Today everyone is keen to say something along the lines of “I have my own morals and you have yours and that is ok… we’ll just agree to disagree”. But then in the same breath will say “But you can’t tell me that I have to live by your morals”, or worse “You can’t even voice your opinion of my morals or the way I live”.
Do you see the problem with that? As soon as you appeal to some moral imperative that stops one person from putting their morals on another, you assume a moral law that is above your personal morality… that is, an objective moral law overarching our interactions.
But this brings up two questions:
- Where did that moral law come from?
- How can we define what it is?
Very briefly, as discussion on these points could go on forever: either the moral law is external to us and therefore metaphysical, or it is internal and therefore physically written into our DNA somehow. Either way, it must have been put there by someone.
How do I know that? Two ways:
Firstly, by inference: Every set of Ethics (written codes of morality) that we know of is written by a person or persons (Law, School Rules, Sports Codes of Conduct, etc.). Why would we not assume that this objective code is any different?
Secondly, if this “Code” had come about by random evolution, then we would be back to square 1, thinking that this code is, indeed, subjective and came about by chance. But I don’t think we believe that and I certainly don’t see anyone living that way.
People often, as an example for evolutionary morals, bring up cultures that thought that cannibalism was accepted and right. They say that we’ve now moved past that as a more civilised society. But they don’t just think that it’s wrong now… they think that it was wrong back then as well, just that the cannibals didn’t know it or had ignored that part of their conscience that said it was wrong.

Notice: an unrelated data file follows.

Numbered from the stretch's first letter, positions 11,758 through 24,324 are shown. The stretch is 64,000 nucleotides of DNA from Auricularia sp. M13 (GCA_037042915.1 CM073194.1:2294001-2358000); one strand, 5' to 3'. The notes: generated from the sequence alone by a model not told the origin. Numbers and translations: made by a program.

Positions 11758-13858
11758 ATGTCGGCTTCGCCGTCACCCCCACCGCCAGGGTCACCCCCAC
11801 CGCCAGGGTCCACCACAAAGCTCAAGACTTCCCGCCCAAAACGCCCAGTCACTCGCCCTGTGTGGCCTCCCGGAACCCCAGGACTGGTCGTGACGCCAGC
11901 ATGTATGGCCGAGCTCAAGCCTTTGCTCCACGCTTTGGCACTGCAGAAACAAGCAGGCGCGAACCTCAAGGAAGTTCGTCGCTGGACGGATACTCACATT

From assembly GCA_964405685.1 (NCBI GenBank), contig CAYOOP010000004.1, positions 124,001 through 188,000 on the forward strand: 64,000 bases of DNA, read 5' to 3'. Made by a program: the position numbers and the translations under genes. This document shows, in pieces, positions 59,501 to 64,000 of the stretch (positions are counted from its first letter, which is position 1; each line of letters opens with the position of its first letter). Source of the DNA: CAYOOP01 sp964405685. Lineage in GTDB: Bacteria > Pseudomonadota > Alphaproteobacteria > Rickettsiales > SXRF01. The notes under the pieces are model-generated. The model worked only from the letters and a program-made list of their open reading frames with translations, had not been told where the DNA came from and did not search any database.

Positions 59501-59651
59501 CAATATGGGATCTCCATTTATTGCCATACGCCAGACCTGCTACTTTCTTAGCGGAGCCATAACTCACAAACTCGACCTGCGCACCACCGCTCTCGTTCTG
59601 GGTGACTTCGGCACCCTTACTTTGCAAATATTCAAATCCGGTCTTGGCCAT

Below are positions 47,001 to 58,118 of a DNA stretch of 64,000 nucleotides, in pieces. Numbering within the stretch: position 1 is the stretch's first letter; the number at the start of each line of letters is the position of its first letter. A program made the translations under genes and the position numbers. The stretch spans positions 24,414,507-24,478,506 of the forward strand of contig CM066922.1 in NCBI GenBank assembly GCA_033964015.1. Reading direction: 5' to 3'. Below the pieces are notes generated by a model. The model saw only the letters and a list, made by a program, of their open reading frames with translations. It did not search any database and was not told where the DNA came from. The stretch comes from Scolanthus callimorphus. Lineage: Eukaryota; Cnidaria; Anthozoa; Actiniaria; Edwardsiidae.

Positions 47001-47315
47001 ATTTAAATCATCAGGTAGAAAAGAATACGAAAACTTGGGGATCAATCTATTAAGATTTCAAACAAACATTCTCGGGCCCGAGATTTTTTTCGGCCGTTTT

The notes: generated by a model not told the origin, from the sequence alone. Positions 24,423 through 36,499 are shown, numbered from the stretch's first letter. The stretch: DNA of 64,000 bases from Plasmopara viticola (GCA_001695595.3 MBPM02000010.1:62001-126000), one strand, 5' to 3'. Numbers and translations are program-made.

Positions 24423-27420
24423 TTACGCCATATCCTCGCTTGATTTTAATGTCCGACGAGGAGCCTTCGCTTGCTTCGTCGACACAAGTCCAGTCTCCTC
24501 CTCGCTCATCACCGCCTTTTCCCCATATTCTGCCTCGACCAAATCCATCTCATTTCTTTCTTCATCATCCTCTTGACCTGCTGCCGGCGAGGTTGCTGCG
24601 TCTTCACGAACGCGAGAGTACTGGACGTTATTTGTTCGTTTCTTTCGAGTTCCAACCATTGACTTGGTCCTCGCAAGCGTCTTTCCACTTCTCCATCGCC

Morality has been set down from the beginning. We know it, we just have to find out what it is.
How do we KNOW right and wrong?
To define it, we need that external source to tell us what it is. As Christians, we know that person to be God our Heavenly Father. He has given us rules for right and wrong in two ways.
Firstly, and most importantly, he has laid out his laws for godly living in his word, the Bible. These were summed up by our Lord Jesus:
Love the Lord your God with all your heart and with all your soul and with all your mind.’ 38 This is the first and greatest commandment. 39 And the second is like it: ‘Love your neighbor as yourself.’ 40 All the Law and the Prophets hang on these two commandments. – Matthew 22:37-40
Secondly, he has written his law on our hearts:
“…the requirements of the law are written on their hearts, their consciences also bearing witness, and their thoughts sometimes accusing them and at other times even defending them.” Romans 2:15
This must be secondary because we know that our hearts can lead us astray. Only God’s Word is unchanging and we must wholeheartedly cling to it so that we can live a life holy and pleasing to him.
We can be confident in the Word of God, that it is for our best and as our Creator he has designed us to be moral beings in his likeness.